Mr. Ponomarev, you travelled with your camera to the Canadian North and documented the life of the Inuit. How did this come about?
It was a commission from the New York Times. The editors wanted to report on the reconciliation between the Canadian government and the indigenous communities. Working with the reporter Catherine Porter, I took a closer look at how they live today. We focused on the village of Cape Dorset, which is known for its Aboriginal paintings. In the end we stayed there for a whole month.
Was it difficult to work in the cold in the far north?
The biggest challenge was actually that I had to travel first to New York, then to Ottawa and then to Cape Dorset. I took four planes in total. In New York, I also lost my luggage on the way. I arrived without proper clothes and had to buy replacements in the airport souvenir stores. That meant I landed in Cape Dorset with a pile of "Canada" T-shirts from Ottawa. Some people said: "Man, are you serious?” People from big Canadian cities are not always viewed well in the North.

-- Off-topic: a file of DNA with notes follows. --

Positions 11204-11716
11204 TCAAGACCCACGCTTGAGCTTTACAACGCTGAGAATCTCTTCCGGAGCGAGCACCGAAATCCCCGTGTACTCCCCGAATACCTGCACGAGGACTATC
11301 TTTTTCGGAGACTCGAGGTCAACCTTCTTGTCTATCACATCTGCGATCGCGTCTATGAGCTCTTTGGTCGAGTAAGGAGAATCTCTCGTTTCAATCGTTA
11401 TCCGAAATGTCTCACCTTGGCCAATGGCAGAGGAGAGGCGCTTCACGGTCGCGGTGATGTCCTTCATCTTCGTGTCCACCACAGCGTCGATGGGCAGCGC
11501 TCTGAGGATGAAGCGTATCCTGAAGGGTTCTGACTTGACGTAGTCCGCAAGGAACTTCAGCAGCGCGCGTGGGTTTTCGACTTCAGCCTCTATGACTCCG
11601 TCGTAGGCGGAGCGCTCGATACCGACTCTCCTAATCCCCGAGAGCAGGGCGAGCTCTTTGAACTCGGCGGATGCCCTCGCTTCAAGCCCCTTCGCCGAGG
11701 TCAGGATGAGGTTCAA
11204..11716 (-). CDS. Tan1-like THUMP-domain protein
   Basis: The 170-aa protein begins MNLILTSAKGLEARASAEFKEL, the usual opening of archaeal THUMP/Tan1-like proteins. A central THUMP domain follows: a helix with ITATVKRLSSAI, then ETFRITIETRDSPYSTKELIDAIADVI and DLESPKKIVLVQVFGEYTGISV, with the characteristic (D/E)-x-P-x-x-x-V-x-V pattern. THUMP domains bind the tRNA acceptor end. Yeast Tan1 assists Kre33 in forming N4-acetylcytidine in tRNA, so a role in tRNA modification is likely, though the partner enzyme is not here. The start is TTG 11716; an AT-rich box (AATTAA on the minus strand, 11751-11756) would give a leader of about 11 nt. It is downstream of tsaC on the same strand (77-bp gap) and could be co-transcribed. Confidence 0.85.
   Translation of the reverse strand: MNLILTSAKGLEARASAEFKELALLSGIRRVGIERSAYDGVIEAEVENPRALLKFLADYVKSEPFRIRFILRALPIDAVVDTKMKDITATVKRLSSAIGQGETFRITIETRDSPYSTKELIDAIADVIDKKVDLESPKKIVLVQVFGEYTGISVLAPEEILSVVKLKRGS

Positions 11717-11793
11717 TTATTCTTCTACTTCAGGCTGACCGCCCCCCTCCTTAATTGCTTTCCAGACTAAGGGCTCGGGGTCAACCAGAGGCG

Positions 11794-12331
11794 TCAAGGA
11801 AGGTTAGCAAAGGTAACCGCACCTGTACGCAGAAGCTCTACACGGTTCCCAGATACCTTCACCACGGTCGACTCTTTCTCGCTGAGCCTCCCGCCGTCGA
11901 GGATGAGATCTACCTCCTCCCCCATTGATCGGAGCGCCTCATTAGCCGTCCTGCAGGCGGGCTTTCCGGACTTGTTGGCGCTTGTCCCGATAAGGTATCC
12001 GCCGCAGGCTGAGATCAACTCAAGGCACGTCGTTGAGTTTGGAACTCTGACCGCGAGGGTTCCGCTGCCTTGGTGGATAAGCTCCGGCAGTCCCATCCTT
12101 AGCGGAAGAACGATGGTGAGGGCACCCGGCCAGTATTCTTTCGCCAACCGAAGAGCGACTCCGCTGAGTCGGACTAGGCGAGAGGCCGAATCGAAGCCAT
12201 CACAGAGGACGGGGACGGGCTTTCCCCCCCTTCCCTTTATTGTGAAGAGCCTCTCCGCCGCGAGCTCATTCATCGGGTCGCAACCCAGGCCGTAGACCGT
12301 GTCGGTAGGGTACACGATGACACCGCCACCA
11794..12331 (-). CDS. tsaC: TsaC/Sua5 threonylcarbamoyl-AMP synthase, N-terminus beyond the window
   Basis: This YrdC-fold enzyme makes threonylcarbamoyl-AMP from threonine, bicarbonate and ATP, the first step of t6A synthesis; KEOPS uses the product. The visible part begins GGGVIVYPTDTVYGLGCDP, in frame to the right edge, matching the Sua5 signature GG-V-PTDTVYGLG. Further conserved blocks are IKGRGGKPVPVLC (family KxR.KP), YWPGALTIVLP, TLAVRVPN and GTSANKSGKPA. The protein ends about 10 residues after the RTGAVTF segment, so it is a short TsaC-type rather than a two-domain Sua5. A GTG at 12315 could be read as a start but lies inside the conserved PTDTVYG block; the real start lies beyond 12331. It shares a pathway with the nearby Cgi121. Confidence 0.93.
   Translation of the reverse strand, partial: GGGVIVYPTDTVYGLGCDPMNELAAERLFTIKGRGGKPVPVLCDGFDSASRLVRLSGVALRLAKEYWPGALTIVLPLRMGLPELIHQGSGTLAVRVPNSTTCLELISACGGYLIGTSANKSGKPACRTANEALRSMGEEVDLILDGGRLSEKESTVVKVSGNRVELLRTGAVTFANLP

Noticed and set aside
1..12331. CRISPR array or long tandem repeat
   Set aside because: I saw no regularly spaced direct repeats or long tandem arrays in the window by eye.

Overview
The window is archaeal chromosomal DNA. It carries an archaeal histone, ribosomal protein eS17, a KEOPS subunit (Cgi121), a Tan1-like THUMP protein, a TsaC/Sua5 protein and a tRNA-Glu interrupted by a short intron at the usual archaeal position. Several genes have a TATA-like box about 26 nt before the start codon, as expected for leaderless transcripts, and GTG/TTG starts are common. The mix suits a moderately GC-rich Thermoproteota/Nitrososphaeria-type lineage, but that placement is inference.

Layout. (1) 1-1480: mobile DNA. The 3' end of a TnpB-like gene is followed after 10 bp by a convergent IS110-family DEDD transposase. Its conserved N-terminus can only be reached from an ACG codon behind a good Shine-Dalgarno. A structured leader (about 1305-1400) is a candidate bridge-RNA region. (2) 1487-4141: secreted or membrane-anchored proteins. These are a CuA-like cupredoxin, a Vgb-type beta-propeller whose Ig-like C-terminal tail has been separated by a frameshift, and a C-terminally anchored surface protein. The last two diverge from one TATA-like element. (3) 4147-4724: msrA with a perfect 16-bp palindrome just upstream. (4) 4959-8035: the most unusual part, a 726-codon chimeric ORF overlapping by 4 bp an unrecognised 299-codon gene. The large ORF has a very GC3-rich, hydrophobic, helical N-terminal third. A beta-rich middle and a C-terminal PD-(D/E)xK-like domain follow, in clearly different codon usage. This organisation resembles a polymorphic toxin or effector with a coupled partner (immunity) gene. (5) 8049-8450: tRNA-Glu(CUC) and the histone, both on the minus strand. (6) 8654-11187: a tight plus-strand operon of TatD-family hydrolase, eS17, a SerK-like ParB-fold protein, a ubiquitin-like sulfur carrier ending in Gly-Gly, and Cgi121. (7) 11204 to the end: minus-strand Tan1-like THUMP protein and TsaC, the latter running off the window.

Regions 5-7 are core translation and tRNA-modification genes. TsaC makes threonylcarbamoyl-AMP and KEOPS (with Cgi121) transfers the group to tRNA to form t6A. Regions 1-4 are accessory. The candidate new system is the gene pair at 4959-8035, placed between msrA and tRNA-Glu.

What impressed you the most?
How I slowly became part of the community. In the end, I was even allowed to come to a graduation party, I watched hunters and fishermen at work. That was the beginning of June, which in the far north corresponds to the beginning of spring. The snow and ice melted very quickly. I was especially fascinated by the icebergs that swam in the bays and got stranded on the small islands at low tide and melted there. They looked to me like spaceships that had just landed.
Interview by Leonie Düngefeld
Translated by Jess Smee